Forgetfulness. It's a sure sign that we're getting older. We forget where we parked, forget to bring our coupons to the store or forget why we came to the store in the first place. But what if all of those memory lapses are less a sign of old age than they are a sign of poor sleep?
A new study published in the journal Neuron has found that the brain waves of older adults become out of sync during sleep. And these brain waves may play a critical role in the ability to download new memories. It may not be the sheer act of aging that is causing us to forget; it may be brain waves that lose their rhythm over time.
A good night's sleep
For the study, a team of researchers from the University of California, Berkeley conducted two tests. First, they recruited 20 young adults and asked them to learn 120 pairs of words. Then they let them go to sleep while monitoring their brain waves. Electrodes were used to measure two types of brain waves; slow waves, which fire about every second, and fast waves, called sleep spindles, which occur about 12 times each second.
When the researchers evaluated the young adults the next morning, they found a correlation between the rhythm of these brain waves and the participants' ability to remember the newly acquired information (in this case, the 120 pairs of words.) Those whose fast and slow waves were synchronized remembered more pairs of words than those who did not.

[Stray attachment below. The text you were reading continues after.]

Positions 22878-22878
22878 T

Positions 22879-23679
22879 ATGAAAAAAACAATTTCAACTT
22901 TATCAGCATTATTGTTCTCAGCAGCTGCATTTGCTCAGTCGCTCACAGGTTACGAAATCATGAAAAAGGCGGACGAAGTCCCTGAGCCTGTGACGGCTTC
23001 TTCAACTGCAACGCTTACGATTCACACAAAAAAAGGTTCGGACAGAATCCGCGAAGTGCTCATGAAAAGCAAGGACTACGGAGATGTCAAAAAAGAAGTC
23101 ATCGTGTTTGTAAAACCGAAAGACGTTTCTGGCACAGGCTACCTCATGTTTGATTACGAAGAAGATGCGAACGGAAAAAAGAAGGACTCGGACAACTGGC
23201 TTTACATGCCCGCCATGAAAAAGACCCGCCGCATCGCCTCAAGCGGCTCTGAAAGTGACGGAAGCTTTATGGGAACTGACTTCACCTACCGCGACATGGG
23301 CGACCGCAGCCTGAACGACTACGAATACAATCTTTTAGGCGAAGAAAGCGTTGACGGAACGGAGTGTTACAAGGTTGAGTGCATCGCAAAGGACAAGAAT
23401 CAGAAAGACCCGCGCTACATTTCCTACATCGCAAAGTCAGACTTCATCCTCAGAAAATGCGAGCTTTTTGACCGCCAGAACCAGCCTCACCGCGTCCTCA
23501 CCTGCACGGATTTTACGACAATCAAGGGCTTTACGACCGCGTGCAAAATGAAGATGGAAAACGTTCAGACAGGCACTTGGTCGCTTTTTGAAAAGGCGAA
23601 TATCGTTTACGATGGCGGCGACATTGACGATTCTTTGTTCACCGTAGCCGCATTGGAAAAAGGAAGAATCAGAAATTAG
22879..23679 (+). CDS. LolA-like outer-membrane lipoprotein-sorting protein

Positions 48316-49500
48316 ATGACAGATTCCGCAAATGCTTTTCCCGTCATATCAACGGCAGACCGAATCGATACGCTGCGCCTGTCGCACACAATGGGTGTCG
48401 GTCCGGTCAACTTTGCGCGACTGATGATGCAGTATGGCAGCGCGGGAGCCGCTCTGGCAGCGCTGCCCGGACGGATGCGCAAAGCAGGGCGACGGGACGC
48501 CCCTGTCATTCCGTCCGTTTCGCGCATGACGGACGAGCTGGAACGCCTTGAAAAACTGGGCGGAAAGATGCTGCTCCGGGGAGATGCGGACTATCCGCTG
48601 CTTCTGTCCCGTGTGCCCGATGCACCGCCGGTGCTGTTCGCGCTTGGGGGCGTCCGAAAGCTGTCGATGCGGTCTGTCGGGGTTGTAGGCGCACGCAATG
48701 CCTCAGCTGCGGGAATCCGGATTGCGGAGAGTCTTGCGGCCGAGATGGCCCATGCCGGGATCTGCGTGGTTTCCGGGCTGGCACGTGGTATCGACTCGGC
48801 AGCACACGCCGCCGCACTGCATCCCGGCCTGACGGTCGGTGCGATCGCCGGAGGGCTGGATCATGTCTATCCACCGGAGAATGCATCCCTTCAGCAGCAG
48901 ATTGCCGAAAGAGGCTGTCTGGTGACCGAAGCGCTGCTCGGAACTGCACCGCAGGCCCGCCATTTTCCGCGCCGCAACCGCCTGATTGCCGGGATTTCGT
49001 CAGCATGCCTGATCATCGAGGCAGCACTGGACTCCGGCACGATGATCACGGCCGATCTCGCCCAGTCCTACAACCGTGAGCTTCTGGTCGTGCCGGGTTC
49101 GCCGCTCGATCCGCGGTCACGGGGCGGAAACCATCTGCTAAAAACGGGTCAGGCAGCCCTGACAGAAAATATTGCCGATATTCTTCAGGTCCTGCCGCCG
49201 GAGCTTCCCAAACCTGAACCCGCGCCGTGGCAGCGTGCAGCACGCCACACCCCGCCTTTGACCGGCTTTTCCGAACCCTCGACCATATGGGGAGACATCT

For the second test, researchers repeated the experiment but this time they recruited 32 people in their 60s and 70s. Once again, the participants whose fast and slow waves were in-sync had an easier time remembering the word pairs. But researchers found that the brain waves of these older participants were less synchronized overall.
As you can imagine, it doesn't take much for these brain waves to step out of rhythm.
"If you're like 50 milliseconds too early, 50 milliseconds too late, then the storing mechanism actually doesn't work," Randolph Helfrich a postdoctoral fellow at UC Berkley and one of the authors of the study told NPR.
Regaining your rhythm
Why do the brain waves get out-of-sync as we age? Helfrich and his team think it might have to do with atrophy that occurs in the section of the brain that aids in deep sleep. The more atrophy they noted in the participants, the more out of sync their brain waves were and the more difficulty they had remembering new information.
The good news is that if it is in fact out of sync brain waves that hamper memory, researchers may be able to develop a treatment using electrical or magnetic pulses to stimulate the activity in this area of the brain and get those waves firing in sync again.
"The idea is to boost those brain waves and bring them back together," Helfrich said.
Potentially, this could help older adults who are having trouble with memory loss as well as those suffering from dementia or other conditions that involve memory impairment.
We don't need the fountain of youth. We just need to get our rhythm back.